Fascinating Faces: Giuseppe Arcimboldo

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Giuseppe Arcimboldo's "The Librarian" is a favorite of readers Tanner and Sue, who wanted to know a little more about the man who created such an unusual portrait. While most of you are familiar with his work, you probably don't know much about the man himself. So, in honor of the 415th anniversary of his death tomorrow, an Arcimboldo education:

1. While some of Giuseppe Arcimboldo's capricci, or "fancy pieces," are colorful and humorous, others can be downright frightening, leading some critics to wonder if Arcimboldo may have been a bit deranged. The paintings, in which everyday objects are arranged to create a portrait, were all the rage in the 16th century, though, so it's more likely Arcimboldo was just catering to the Renaissance fascination with puzzles and all things bizarre.

2. The royalty was quite fond of Arcimboldo's work. In 1562, Arcimboldo became court portraitist to Maximilian II in Vienna. Later, he served as court portraitist in Prague to Rudolf II, Maximilian's son. And King Augustus of Saxony was so taken by Arcimboldo's "The Four Seasons" that he commissioned a personalized copy, with his own monarchic symbols worked into the design.

3. At the courts, Arcimboldo didn't just work as a portraitist. He also designed costumes, decorated the court, and served as a Renaissance party planner, making all the arrangements for big events, including weddings. Fountains, rivers of champagne, parades, sculptures, and birds were all standard. He was even known to rig up elaborate inventions, like a "Harpsichord of Color," to make the parties really rock.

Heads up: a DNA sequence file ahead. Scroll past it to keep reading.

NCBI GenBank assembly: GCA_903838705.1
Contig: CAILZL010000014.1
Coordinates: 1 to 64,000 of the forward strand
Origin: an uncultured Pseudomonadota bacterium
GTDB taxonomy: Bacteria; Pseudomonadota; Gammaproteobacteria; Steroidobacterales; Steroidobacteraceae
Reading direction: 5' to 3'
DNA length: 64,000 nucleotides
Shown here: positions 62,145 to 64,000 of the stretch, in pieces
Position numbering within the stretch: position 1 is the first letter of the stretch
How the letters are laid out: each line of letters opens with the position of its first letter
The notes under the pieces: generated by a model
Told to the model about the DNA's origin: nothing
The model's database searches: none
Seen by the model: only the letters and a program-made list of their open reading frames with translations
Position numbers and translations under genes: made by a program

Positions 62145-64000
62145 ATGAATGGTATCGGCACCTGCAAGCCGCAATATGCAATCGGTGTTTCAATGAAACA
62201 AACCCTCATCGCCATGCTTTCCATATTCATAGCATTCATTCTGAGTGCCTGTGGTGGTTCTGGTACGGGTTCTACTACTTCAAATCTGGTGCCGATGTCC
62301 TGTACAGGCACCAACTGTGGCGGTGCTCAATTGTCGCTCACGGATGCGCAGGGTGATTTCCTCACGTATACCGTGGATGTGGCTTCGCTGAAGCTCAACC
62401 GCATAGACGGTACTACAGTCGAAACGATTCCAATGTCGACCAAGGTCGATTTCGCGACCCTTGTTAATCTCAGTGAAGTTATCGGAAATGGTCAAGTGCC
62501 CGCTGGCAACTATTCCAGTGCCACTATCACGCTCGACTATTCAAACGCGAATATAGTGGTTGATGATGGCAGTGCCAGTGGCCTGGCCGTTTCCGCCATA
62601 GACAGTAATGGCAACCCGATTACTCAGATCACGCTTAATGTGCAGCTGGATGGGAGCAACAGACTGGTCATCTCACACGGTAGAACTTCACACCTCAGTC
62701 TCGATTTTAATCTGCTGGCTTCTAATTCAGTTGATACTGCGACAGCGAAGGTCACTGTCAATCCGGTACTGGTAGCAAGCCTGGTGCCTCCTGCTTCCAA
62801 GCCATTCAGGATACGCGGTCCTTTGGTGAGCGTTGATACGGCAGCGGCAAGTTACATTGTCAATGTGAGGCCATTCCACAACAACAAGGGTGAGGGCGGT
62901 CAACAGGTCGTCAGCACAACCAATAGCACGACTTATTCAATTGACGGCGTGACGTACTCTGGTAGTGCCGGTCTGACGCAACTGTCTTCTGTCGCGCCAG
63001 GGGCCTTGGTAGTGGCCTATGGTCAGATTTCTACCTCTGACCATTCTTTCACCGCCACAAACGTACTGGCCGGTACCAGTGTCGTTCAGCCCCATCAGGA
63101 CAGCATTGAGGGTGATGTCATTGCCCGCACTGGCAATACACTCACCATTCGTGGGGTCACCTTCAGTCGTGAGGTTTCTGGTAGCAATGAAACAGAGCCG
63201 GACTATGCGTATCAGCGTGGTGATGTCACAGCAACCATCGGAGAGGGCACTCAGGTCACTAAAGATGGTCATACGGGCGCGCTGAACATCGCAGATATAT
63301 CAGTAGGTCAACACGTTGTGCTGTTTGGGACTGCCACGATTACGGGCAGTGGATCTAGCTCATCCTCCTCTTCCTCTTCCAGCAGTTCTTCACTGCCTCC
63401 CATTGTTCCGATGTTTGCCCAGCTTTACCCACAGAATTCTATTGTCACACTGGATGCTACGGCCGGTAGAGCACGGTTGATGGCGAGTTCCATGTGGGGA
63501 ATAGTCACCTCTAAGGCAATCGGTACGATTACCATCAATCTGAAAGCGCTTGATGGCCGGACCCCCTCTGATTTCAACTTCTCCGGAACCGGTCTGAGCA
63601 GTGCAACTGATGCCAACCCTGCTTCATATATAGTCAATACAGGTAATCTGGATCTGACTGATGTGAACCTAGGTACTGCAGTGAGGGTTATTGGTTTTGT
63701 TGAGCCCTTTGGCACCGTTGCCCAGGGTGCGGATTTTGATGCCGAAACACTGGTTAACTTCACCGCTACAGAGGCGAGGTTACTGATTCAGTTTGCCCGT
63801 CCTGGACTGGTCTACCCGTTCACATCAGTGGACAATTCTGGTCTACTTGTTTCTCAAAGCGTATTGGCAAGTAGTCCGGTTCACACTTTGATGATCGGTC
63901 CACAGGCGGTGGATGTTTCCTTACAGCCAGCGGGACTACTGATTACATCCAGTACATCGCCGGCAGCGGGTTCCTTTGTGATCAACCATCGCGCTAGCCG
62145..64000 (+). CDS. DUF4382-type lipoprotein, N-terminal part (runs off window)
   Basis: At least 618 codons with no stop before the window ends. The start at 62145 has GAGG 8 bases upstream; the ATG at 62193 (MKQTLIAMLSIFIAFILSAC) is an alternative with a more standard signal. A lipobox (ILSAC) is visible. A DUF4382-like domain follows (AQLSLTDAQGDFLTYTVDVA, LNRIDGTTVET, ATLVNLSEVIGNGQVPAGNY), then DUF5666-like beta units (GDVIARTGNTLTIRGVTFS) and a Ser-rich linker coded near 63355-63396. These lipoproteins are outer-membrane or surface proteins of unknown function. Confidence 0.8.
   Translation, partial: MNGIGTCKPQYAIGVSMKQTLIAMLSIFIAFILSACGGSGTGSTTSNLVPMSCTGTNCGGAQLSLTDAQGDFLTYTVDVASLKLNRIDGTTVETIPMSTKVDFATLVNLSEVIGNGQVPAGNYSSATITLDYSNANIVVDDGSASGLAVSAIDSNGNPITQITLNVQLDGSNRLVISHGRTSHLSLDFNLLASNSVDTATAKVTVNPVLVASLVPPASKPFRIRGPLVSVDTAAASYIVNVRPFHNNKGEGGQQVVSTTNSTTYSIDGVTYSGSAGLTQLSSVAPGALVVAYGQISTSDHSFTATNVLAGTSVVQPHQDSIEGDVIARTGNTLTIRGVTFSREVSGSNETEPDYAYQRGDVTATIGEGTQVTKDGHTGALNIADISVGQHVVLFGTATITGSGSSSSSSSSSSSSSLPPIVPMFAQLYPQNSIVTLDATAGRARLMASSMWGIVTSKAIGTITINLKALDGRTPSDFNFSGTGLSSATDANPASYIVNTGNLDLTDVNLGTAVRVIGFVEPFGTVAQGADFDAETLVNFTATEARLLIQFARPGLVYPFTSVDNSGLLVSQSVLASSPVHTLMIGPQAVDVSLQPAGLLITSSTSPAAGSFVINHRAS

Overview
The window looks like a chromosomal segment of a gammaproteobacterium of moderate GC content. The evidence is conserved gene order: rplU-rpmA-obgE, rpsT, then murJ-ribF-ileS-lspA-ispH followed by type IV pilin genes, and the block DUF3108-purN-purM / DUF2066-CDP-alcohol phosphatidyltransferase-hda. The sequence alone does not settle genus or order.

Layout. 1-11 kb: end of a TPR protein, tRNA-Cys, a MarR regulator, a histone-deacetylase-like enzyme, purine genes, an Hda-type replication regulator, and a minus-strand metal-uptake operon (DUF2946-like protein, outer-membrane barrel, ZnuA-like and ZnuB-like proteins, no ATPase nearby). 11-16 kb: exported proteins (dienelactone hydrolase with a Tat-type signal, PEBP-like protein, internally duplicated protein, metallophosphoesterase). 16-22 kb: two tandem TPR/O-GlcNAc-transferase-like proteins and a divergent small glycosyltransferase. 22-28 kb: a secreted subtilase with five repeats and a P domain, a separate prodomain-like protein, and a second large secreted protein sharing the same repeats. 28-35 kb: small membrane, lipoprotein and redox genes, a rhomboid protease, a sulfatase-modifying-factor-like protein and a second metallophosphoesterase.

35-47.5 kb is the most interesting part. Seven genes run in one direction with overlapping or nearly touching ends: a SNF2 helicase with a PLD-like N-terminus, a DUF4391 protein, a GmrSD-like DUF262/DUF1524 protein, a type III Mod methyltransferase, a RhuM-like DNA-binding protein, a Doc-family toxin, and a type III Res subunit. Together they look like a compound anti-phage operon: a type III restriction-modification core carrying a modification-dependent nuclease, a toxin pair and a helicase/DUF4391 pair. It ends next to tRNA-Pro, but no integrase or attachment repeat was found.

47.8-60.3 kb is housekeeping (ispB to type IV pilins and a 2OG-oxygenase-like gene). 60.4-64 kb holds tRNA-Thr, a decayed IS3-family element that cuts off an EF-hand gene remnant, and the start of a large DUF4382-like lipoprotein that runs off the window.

4. As with so many artists, Arcimboldo had some impressive connections aside from his employers. His father was a relatively well-known artist named Biagio, and his grandfather was Giovanni Arcimboldo, Archbishop of Milan. When it came time for training, Arcimboldo supposedly studied under the great Leonardo da Vinci.

5. Despite receiving fame for his capricci, Arcimboldo also created some more traditional artwork, like this self-portrait, and inversion paintings, most notably "Vegetables in the Bowl / Gardener."

Larger versions of "The Librarian" are available from Wikipedia, aiwaz.net, and WGA.

Fans should check out the Giuseppe Arcimboldo galleries on aiwaz.net, ARC, and WGA; the International Herald Tribune's slideshow from an Arcimboldo show; and our post on Walter Goodman's "The Printseller" that inspired the requests for Arcimboldo.

Current Exhibitions featuring "Feel Art Again" artists:
Leonardo da Vinci: Man, Inventor, Genius (Houston: through September 14, 2008)
Dali: Painting and Film (NYC: through September 15, 2008)
Homer, Eakins, and Bellows (Washington, DC: through January 2009)

"Feel Art Again" appears every Tuesday, Thursday, and Saturday. E-mail us at feelartagain@gmail.com with artist suggestions or details about current exhibitions.

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July 10, 2008 - 6:12am
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